Long story short, the agent was looking for some of the port-runners when he smelled the very strong odor of marijuana coming from a U-haul rental truck that was backed up in a spot at the rear of the parking lot. They called a K9, which verified, and ultimately opened the back to find more than 3,200lbs of marijuana stacked inside. No one was around, so there were no arrests with the seizure. Anyway, it was all packed up & carted off, and by the time I got there, just my supervisor & I were left in the area.

We leaned against the fender of H6230, chatting about the load and wondering how the heck they got that many bundles across unnoticed. We were literally within sight of the busiest land border port-of-entry in the world. You couldn't simply walk them across, and throwing bundles would have quickly been noticed.

The possibility that there could be a tunnel crossed our minds, and we started walking around the area, stomping on the ground and tapping the asphalt with a big piece of rebar.

I was tapping near the concrete curb a few yards from where the U-haul had been parked when I heard a hollow sound. Calling my supervisor over, I continued to tap to show him. Three taps and the rebar unexpectedly broke through the asphalt, sinking out of sight. We looked at each other in surprise, then laughed and started pulling up chunks of the parking lot, revealing a tunnel that eventually was determined to lead from a building on the Tijuana side to the storm drain next to the parking lot.

We deduced that the smugglers would crawl thru the tunnel for about 300 yards from Mexico with the bundles and pass them through a square hole they had cut in the back of the storm drain. Another person would drop into a manhole cover on the U.S side, receiving the bundles and handing them to another person laying under the truck, who would pass them up through a hole cut in the bottom of the U-haul truck. They had even caulked the removeable concrete block in the storm drain so excessive water wouldn't flood their tunnel.


Here's me with a knife I found in the tunnel. Our best guess was that it was used to cut through the calk when they removed the block to pass the bundles through. I'm sitting on the side of the tunnel that leads to Mexico, and you can see the concrete curb above my head and the opening where the bundles were passed.



This was not a simple tunnel. Although it was barely big enough to crawl through, the smugglers had added bracing, carpet and had electric lights strung all along it. That was fairly unusual and suggests that the tunnel had been in use for a while, and a lot of money & effort went into its construction.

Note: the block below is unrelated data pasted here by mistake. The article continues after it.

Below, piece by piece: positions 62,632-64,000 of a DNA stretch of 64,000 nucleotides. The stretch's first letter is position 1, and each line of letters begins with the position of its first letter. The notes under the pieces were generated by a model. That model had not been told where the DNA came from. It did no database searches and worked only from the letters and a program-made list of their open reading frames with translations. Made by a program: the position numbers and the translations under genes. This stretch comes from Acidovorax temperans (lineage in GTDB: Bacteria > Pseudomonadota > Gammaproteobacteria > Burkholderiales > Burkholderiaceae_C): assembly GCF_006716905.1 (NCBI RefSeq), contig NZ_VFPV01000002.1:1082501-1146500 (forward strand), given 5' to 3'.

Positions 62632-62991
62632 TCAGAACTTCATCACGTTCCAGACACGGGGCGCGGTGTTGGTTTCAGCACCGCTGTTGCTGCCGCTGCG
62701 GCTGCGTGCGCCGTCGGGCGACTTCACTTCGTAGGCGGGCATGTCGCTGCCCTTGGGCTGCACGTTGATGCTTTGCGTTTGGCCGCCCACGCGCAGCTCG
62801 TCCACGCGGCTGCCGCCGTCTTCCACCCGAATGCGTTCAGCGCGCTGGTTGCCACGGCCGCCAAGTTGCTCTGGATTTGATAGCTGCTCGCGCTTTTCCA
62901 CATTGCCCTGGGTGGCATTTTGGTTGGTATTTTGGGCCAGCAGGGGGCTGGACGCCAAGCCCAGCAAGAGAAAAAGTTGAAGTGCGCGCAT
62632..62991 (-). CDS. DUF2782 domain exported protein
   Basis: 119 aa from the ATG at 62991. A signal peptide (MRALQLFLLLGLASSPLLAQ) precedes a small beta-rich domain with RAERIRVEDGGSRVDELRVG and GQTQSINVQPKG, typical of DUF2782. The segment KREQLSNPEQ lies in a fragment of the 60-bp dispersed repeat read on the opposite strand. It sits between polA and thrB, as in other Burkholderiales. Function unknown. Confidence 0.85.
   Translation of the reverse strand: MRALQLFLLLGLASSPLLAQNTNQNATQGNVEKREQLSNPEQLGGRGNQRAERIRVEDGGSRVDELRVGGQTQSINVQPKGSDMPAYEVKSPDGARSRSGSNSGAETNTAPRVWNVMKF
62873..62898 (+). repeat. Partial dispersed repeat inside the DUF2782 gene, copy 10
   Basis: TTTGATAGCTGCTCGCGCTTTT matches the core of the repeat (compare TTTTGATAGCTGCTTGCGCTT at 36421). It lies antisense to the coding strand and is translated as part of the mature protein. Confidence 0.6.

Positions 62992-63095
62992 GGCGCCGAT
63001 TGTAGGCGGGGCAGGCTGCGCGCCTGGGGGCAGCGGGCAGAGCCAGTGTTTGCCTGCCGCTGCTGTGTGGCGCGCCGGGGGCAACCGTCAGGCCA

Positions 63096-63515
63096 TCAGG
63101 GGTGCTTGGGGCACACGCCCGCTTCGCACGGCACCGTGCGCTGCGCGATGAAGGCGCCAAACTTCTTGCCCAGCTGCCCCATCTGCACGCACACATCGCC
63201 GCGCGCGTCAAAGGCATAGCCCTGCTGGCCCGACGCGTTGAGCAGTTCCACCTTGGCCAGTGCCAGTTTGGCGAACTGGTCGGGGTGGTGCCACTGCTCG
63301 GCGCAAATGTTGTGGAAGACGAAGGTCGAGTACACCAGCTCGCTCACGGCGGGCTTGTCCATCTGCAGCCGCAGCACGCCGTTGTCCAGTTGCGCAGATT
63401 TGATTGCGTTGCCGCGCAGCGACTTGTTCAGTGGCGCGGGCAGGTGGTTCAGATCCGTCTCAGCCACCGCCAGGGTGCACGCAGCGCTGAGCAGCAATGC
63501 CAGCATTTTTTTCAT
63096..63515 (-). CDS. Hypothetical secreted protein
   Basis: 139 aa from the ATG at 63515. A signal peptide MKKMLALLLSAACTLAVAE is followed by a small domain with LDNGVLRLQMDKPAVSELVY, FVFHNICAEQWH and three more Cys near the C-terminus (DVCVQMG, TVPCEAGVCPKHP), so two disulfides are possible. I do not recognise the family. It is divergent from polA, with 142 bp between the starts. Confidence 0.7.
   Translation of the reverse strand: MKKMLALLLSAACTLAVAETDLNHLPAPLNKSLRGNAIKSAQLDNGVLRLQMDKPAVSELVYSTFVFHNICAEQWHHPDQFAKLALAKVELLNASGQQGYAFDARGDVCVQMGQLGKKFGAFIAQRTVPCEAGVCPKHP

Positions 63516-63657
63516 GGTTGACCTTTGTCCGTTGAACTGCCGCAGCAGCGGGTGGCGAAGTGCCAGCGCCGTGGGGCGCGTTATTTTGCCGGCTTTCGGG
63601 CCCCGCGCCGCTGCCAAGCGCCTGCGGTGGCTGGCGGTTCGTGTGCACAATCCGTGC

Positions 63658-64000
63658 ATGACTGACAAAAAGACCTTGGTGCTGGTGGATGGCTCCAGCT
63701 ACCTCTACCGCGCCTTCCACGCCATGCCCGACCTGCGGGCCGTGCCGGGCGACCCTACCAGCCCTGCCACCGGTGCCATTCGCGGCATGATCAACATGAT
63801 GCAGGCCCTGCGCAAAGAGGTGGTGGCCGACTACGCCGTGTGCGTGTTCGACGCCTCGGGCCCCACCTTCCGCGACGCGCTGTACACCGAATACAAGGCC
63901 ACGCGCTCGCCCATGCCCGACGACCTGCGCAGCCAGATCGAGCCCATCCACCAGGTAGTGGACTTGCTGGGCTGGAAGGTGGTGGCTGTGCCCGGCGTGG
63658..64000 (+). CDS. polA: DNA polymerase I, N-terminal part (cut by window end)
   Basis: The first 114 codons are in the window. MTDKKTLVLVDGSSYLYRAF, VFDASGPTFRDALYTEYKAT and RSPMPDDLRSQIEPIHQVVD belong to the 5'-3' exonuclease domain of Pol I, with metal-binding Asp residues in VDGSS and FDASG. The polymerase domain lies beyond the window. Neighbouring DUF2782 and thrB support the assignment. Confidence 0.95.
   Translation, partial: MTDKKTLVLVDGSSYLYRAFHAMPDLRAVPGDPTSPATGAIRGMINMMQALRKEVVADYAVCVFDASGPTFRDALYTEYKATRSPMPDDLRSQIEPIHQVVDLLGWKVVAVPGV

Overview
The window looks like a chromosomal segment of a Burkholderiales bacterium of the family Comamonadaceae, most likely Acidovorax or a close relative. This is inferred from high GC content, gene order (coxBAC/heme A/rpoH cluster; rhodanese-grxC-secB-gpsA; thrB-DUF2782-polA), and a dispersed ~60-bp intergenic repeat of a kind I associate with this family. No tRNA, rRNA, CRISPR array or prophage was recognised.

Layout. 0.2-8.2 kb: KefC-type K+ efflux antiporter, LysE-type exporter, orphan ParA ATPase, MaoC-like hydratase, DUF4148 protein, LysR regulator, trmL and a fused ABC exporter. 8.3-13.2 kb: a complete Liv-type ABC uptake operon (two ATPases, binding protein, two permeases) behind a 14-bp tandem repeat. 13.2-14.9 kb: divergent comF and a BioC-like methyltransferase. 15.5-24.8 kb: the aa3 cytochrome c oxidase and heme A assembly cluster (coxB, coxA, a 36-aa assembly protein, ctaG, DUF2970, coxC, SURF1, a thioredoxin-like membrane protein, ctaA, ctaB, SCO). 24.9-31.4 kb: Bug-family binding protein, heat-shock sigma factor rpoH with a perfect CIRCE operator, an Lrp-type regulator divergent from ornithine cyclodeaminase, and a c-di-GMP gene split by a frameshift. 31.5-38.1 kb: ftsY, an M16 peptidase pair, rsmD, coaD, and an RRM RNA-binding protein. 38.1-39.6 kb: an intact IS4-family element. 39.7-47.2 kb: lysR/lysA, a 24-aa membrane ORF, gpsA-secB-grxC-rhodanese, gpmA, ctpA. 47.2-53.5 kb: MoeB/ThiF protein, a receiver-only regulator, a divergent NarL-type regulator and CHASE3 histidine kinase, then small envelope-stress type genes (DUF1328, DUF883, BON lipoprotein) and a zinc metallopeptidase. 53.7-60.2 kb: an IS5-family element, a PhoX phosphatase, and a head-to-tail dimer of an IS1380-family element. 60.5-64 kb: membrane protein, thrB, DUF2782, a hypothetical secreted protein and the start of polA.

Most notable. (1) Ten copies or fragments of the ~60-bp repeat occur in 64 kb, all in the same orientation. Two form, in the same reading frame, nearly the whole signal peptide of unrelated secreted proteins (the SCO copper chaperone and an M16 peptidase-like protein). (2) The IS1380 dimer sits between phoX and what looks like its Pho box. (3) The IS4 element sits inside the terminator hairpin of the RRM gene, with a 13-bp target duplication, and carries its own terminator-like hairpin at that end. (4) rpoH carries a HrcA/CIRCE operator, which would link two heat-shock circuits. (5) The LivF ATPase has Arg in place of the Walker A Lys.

Of course, I had to cut off a section of the lights as a trophy from my first tunnel.



In the years that I was in San Diego, three tunnels were discovered. The last one was large enough to have a rail car running through it, and came up into a freight warehouse. Although I saw it, I was wasn't a part of that discovery.
I think it was my day off or something.

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post #99 of 118 (permalink) Old 12-10-2018, 08:34 AM
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I was washing the Bronco last week & decided that I needed to get the undercarriage and engine compartment a little cleaner. The plan for the day was to fix whatever was wrong with my turn signals (which didn't flash) and prep for the Saginaw swap. Well, long story short, I got a little over-zealous with the power washer & got water inside there somewhere it shouldn't be. It wouldn't start.



I sat there at the car wash for an hour, hoping it would dry out enough to start. It was SO close to firing! Eventually I called a family member to come give me a jump, because at that point the battery was getting weak. A little shot of starting fluid was tried, and once again, we were SO close to getting it going. So we tried a big squirt and BAM! It backfired and blew the lid of the factory airbox apart. WTF?! I mean seriously, have you ever seen a backfire do that? I can see how it would happen though; the fumes must have filled the snorkel and airbox before they got back into the intake, and then it all caught at once. That starting fluid is wicked stuff!



I have never seen such a thing! Completely broke the lid, throwing the pieces all around the engine compartment!
Anyway, we eventually got it started and I drove it home and parked it inside to dry out more. That's the last time I get busy in there with a power washer! Honestly, I thought I was doing pretty good keeping water away from sensitive parts, but I guess not.

So now I'm looking for a replacement plastic airbox lid. If anyone has a spare in the garage that their willing to get rid of, let me know & I'll send you some pizza money.

But the happy ending of the story is that I DID get my flashers working, which haven't worked right since I got the truck. Two steps forward & one step back. Nothing is ever easy, is it?

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post #100 of 118 (permalink) Old 12-10-2018, 11:55 AM
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Join Date: Jun 2016
Location: SE Michigan
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Bronco Info: 96 XL, 5.8L, E4OD, 6" lift, 4.56 gears, 35" GY MT/Rs, front locker, rear LSD, rear disc conversion
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Just tallied my vote! Good luck gents!
itwasFREE!!!! and Ghosteh like this.


MS88Bronc
Don't be fooled by the name,
1996 XL with 5.8L/E4OD/BW1356,
4.56 gears with lockers